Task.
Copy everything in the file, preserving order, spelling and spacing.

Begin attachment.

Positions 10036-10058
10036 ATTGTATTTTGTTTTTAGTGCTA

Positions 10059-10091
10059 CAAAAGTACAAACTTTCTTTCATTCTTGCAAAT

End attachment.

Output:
Positions 10036-10058
10036 ATTGTATTTTGTTTTTAGTGCTA

Positions 10059-10091
10059 CAAAAGTACAAACTTTCTTTCATTCTTGCAAAT